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Can “famous last words” be used in positive way as a response in conversation?

I came across the phrase, ““famous last words.” I took it literally as the last word delivered by famous people. But Wikipedia defines““famous last words” other than this sense as: used in a ...
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4answers
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Does “intense” have a negative meaning?

I always thought that intense has a positive meaning, meaning something that has no tensions, therefore an intense activity is actually a fun activity. So, what does intense exactly mean? A few days ...
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2answers
499 views

Does “delete” have negative connotations?

I've noticed, when major connected device OSes remove a Bluetooth device from the list of known devices, they typically use "forget", "remove", or "unpair" instead of &...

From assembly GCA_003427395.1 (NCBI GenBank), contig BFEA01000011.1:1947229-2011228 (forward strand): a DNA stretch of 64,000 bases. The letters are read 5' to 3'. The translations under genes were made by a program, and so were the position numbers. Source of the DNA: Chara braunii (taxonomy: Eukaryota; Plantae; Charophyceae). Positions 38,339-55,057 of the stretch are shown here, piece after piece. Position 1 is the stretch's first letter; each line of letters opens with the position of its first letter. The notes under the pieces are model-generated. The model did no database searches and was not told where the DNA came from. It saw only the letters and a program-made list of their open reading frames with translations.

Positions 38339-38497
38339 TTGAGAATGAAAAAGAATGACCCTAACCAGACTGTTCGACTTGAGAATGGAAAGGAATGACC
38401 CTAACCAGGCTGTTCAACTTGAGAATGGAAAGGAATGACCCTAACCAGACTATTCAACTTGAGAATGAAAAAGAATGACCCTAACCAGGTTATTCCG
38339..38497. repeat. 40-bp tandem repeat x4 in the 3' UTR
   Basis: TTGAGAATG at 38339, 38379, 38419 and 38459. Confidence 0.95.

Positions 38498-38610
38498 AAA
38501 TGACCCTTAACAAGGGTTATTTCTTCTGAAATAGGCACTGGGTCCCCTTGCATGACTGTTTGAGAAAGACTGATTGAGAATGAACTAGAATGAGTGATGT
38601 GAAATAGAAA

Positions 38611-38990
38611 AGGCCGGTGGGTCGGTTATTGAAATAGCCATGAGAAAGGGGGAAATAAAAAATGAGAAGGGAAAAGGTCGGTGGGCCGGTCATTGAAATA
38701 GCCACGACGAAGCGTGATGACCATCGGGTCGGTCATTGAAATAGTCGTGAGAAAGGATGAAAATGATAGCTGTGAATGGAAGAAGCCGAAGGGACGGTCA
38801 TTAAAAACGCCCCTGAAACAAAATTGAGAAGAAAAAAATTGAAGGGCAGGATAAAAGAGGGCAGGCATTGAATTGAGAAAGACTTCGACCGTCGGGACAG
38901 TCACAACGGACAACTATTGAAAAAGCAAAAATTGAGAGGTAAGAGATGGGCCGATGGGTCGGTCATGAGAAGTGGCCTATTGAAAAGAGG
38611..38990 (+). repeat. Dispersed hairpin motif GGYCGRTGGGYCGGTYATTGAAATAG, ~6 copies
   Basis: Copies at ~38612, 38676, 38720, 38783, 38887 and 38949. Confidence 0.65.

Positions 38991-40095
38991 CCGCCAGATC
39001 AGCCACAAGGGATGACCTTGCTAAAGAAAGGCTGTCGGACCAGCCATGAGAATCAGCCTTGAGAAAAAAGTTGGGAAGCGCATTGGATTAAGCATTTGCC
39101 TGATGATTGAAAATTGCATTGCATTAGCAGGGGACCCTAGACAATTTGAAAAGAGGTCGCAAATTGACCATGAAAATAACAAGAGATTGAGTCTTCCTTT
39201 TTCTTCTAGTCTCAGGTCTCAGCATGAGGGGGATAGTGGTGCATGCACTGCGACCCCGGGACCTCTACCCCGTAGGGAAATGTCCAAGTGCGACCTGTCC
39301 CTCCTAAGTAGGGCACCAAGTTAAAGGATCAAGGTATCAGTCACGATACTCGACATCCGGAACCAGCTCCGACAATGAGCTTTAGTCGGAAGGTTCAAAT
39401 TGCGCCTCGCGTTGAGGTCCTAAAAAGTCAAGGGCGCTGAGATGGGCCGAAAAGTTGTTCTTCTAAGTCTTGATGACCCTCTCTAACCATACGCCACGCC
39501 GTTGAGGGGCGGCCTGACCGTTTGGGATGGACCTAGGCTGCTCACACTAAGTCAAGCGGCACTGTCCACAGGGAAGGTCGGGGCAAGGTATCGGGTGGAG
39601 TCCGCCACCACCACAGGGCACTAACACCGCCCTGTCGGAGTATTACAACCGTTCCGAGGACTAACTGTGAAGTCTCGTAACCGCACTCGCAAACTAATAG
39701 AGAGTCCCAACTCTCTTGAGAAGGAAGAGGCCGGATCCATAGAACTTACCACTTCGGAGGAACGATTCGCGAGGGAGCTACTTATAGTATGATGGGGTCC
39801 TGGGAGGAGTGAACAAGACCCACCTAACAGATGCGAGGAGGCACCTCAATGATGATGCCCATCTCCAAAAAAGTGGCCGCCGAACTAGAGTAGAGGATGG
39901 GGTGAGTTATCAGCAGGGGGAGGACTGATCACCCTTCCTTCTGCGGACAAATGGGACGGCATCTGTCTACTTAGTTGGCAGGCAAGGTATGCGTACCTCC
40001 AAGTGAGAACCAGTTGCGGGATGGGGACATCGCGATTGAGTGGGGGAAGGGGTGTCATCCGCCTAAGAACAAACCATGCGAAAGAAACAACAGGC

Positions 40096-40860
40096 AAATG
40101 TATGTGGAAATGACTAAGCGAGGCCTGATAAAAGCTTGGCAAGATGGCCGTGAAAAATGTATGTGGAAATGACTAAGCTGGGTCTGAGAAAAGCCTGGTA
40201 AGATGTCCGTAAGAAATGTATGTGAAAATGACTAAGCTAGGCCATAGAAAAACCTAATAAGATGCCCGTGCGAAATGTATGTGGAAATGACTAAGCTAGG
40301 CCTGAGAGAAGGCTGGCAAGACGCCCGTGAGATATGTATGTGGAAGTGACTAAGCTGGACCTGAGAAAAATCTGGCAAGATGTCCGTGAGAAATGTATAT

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1answer
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Is it derogatory to call user a punter?

I've been wondering whether it is somewhat derogatory to call a user a punter. For instance, We should encourage punters to participate in the discussions. Update: My apologies — I owe you an ...
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5answers
578 views

How can I more aptly describe acceptable laziness?

A lot of words for laziness (thesaurus: apathy, lethargy, negligence, indolence, sloth) carry some serious negative connotations. However, some forms of laziness are not necessarily that bad: for ...
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5answers
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Why does 'up' have a positive connotation and 'down' have a negative connotation?

The word up usually has a positive connotation - thumbs up, look up, go up in life - whereas down usually has a negative connotation - look down, go down etc. Why is this so and when did such an ...
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5answers
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Does a claim have to be explicit?

I have heard the claim that a claim must be explicit by definition, but do not see any definition that supports this. An example of how "implicit claim" is used from this Wikipedia page on Fear,...
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2answers